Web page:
Please help us to spread the word about the work of the Solent Plastic's Pollution hub using your printed and online media. To assist you we have prepared a media pack which contains copy for using in newsletters, social media posts and Tweets, an image to illustrate articles, QR codes that can be dropped into material for people to scan and an A4 infographic to print to attach to noticeboards.
To help people learn about the impact on wildlife when they’re clearing litter from the beach, Bird Aware Solent joined forces with the Final Straw Foundation, the Marine Conservation Society and the 2 Minute Foundation to create some helpful guides. Litter-picking events are becoming more popular with local people and these new guides will help these community-minded projects minimise disturbance to wildlife that makes its home at the seaside.
The MAPP project is a collaboration between citizen scientists, community members, and academics to crowdsource the data considered to be missing. This involves gathering and analysing everything from the distribution, volume, and type, to the possible sources of urban plastic pollution. The first step in achieving this has been to ask the residents of Portsmouth, UK to take to the streets in a series of 5 weekend long survey events. During these surveys, participants are asked to photograph any plastic waste that they can see, regardless of physical location or setting. When a photo is taken, the user’s location is recorded and added to the local plastics heatmap; users can also label their photos with simplistic classifications of what they’ve captured. The next step for the project is to enhance this initial data set (photos, locations & categories) with the more in depth analysis available on the Zooniverse platform. These combined data sets will form the basis of workshop sessions with as many groups within the community as possible.
An innovative approach to tackling beach litter in the summer reduced litter at the New Forest coast by 10 tonnes, saving £10,000 in clean-up costs. The reductions followed the ‘Crabby’ coastal litter initiative carried out at Milford on Sea, Barton on Sea and Calshot during August 2020. The campaign, which used images of a giant crab, was aimed at tackling rising amounts of beach litter during the summer and included waste-bag dispensers at key spots, and messages to visitors ‘Don’t make me crabby, take your litter home’.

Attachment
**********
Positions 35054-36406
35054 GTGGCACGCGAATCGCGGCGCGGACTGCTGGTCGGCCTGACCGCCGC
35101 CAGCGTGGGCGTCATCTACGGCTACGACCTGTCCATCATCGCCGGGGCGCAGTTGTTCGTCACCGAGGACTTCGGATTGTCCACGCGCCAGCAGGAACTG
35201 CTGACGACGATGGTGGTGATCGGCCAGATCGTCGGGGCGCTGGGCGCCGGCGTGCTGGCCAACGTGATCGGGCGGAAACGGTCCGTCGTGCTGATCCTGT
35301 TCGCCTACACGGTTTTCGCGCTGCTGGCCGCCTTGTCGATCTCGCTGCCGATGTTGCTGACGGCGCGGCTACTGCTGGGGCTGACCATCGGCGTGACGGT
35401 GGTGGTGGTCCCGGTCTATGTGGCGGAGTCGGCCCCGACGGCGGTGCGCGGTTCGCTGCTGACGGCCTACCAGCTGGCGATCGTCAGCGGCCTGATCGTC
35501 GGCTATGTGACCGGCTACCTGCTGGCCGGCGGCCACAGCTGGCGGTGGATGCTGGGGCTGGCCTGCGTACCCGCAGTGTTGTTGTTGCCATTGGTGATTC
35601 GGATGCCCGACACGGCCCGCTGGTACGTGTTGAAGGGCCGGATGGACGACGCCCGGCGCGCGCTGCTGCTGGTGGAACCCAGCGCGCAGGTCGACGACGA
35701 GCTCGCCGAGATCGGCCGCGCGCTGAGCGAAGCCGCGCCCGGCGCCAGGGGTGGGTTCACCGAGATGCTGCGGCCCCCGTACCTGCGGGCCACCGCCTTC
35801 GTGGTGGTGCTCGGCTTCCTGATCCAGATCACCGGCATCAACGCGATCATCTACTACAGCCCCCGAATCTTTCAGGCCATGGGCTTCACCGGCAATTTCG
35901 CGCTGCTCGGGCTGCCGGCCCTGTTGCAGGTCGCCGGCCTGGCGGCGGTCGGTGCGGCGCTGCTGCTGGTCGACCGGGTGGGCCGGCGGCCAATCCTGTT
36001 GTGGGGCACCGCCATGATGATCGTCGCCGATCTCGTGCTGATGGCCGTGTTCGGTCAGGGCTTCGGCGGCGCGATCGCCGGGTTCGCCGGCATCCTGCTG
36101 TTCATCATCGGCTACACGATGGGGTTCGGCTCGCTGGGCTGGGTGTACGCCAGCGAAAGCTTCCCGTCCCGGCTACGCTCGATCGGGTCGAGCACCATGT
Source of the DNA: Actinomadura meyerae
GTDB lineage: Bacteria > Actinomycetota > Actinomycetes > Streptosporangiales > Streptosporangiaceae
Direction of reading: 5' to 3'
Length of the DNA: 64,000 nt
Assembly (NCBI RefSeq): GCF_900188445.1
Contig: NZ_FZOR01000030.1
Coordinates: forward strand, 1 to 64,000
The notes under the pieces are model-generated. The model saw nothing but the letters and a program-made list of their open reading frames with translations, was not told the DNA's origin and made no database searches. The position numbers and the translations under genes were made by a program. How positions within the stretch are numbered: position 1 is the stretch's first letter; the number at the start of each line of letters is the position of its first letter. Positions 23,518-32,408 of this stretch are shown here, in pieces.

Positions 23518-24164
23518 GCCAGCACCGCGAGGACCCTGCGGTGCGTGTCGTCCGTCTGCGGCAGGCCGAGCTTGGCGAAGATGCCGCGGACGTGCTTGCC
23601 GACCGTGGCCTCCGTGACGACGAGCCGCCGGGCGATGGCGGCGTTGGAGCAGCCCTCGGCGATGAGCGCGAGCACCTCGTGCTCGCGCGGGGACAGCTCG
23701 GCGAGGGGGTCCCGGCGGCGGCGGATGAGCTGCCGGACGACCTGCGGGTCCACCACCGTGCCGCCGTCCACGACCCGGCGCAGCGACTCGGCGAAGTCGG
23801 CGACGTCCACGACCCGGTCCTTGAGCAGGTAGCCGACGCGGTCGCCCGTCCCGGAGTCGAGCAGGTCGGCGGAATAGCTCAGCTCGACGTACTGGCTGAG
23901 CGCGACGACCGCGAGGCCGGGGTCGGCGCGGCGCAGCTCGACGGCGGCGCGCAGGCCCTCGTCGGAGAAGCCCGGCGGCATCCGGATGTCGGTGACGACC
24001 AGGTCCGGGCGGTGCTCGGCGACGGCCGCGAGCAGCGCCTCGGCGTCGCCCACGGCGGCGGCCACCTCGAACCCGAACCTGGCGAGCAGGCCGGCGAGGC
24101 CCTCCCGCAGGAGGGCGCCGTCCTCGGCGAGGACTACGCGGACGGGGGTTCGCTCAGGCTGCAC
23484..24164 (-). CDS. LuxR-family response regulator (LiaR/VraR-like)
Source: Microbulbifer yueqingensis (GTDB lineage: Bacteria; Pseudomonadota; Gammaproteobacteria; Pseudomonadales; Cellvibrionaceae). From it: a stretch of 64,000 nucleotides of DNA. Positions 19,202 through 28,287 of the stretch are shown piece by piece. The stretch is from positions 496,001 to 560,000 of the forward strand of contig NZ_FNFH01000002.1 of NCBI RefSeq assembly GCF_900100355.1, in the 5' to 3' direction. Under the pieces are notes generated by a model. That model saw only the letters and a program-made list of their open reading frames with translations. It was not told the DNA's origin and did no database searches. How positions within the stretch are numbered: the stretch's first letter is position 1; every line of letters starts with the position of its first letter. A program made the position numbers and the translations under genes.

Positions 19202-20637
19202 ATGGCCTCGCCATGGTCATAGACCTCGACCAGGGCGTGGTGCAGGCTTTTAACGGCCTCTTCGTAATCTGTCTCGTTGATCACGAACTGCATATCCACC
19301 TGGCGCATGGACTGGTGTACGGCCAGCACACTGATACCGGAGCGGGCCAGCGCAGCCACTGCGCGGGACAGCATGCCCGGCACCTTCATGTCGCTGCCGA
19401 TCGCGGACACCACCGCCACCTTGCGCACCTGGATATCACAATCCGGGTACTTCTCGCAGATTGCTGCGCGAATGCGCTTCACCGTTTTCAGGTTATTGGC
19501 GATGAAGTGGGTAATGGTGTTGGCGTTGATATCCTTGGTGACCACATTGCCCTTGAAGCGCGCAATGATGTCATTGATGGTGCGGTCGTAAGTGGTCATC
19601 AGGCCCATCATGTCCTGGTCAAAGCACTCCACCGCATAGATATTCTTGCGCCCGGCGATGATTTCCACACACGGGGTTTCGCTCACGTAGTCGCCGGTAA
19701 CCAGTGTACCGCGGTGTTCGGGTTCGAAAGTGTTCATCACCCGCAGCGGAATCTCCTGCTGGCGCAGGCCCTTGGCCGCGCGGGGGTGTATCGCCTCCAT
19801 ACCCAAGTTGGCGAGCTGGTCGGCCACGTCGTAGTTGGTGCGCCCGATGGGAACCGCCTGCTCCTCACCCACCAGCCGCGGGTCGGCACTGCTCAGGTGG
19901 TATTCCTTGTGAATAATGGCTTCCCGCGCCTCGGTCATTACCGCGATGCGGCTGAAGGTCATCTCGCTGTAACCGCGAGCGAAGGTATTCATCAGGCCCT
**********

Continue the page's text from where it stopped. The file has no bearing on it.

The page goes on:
The Green Blue and the Final Straw Foundation joined forces at the Southampton International Boat Show, 2021 to launch a Single-Use Plastic Free Accreditation. Aimed at inland and marine clubs, training centres and boating businesses, the new standard highlights responsible and innovative products and practices by organisations in the recreational boating industry. There are three levels of certification for organisations to rise through: Bronze, Silver and Gold. Each level is determined by the organisation’s dedication to eliminating single-use plastic items from their activities. Suggestions can include, the removal of plastic cutlery, sustainable toilet rolls and eco-friendly cleaning products.
The boatfolk marina group have marinas in Cowes, Portsmouth and on the River Hamble. They are introducing chilled bottle refill stations in all of their marina receptions and challenging their suppliers to avoid single use plastics. They are also rolling out refill stations for environmentally friendly cleaning products and encouraging customers to switch to solutions that don’t harm the environment.
Five solar bins have been installed at Lymington Quay as part of a pilot scheme. These high-tech bins use solar power to compact litter, meaning they hold much more than regular litter bins and need less collections.
Bigbelly bins have been installed across Southampton. The bins crush rubbish and tell when they need emptying. Powered by solar, they are available at locations across the city including Bitterne, Ocean Village and the city centre.
The University of Portsmouth have established Revolution Plastics Portsmouth. From developing sustainable fashion to combatting microplastics, they are putting their research into practice, working with local groups, organisations, businesses and individuals to solve the plastic problem. They are assembling teams of scientists, business-leaders, campaigners and citizens who share our ambition to transform the way we make, use and dispose of this polluting material.
Fareham Borough Council has a new anti-littering campaign ‘No More Rubbish Excuses’. It is designed to help highlight and tackle some of the main issues experienced around the Borough including beachfront litter. To offer Fareham residents an additional incentive to dispose of litter in the appropriate way, the Council has teamed up with Litter Lotto. This scheme offers residents the chance to win on-the-spot cash prizes as well as a £10,000 jackpot, simply by throwing their litter away. To take part, residents are encouraged to download the Litter Lotto app using the QR code displayed on litter bins around the Borough. Then upload a picture showing litter being placed in in a litter bin for the chance to win.